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Page 62 - The genius smiled upon me with a look of compassion and affability that familiarized him to my imagination, and at once dispelled all the fears and apprehensions with which I approached him. He lifted me from the ground, and, taking me by the hand, Mirza, said he, I have heard thee in thy soliloquies; follow me.
Page 83 - And let us with caution indulge the supposition that morality can be maintained without religion. Whatever may be conceded to the influence of refined education on minds of peculiar structure, reason and experience both forbid us to expect that national morality can prevail in exclusion of religious principle.
Page 65 - Upon looking up, What mean, said I, those great flights of birds that are perpetually hovering about the bridge, and settling upon it from time to time ? I see vultures, harpies, ravens, cormorants, and among many other feathered creatures several little winged boys, that perch in great numbers upon the middle arches.
Page 65 - I here fetched a deep sigh; Alas, said I, man was made in vain! How is he given away to misery and mortality! tortured in life, and swallowed up in death! The Genius, being moved with compassion towards me, bid me quit so uncomfortable a prospect; Look no more...
Page 63 - ... arches; but that a great flood swept away the rest and left the bridge in the ruinous condition I now beheld it. "But tell me further," said he, "what thou discoverest on it." "I see multitudes of people passing over it," said I, "and a black cloud hanging on each end of it.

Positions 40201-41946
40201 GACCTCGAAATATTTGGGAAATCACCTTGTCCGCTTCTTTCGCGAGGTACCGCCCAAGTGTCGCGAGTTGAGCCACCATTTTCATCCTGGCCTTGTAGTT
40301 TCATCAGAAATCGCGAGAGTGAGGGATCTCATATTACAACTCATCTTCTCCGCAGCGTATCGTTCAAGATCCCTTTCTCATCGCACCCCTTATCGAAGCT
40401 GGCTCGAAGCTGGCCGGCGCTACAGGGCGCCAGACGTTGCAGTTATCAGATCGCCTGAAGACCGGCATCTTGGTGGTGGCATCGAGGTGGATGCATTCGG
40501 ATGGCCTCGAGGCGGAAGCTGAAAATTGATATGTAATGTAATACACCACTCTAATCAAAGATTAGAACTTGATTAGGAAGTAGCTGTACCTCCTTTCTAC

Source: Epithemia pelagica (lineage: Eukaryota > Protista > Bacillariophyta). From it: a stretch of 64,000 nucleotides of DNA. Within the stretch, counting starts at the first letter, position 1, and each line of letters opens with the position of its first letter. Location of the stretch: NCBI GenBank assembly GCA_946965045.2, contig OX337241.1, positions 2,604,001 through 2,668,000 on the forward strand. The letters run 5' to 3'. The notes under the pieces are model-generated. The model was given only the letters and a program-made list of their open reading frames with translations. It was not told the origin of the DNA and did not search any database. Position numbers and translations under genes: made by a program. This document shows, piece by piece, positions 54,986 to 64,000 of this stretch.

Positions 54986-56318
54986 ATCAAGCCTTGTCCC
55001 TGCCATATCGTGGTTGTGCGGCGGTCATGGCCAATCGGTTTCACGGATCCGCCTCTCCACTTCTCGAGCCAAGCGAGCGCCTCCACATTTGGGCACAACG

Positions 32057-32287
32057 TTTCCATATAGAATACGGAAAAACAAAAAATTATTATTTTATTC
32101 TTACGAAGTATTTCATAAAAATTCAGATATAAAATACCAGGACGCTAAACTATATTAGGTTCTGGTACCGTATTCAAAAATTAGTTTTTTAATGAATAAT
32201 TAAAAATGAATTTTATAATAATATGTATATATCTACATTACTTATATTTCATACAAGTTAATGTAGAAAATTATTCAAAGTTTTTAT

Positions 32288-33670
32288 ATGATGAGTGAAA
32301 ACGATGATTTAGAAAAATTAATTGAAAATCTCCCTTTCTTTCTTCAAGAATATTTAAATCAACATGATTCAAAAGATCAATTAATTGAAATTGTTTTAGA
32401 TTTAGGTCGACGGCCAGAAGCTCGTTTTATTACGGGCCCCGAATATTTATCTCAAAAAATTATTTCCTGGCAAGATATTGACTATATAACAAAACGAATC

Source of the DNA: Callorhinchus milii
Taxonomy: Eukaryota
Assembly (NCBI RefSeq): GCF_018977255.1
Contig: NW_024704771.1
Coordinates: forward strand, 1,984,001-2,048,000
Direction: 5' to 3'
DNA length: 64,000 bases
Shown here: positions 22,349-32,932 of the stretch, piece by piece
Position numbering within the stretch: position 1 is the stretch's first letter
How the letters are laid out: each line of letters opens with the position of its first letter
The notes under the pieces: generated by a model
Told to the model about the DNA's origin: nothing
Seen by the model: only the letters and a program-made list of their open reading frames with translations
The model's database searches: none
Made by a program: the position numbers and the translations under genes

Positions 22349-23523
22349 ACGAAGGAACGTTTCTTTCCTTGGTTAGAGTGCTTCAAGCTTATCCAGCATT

Page 66 - I wished for the wings of an eagle, that I might fly away to those happy seats; but the genius told me there was no passage to them, except through the gates of death that I saw opening every moment upon the bridge. The islands...
Page 62 - I drew near with that reverence which is due to a superior nature; and as my heart was entirely subdued by the captivating strains I had heard, I fell down at his feet and wept. The Genius smiled upon me with a look of compassion and...
Page 83 - In vain would that man claim the tribute of patriotism, who should labor to subvert these great pillars of human happiness, these firmest props of the duties of men and citizens. The mere politician, equally with the pious man, ought to respect and to cherish them. A volume could not trace all their connections with private and public felicity.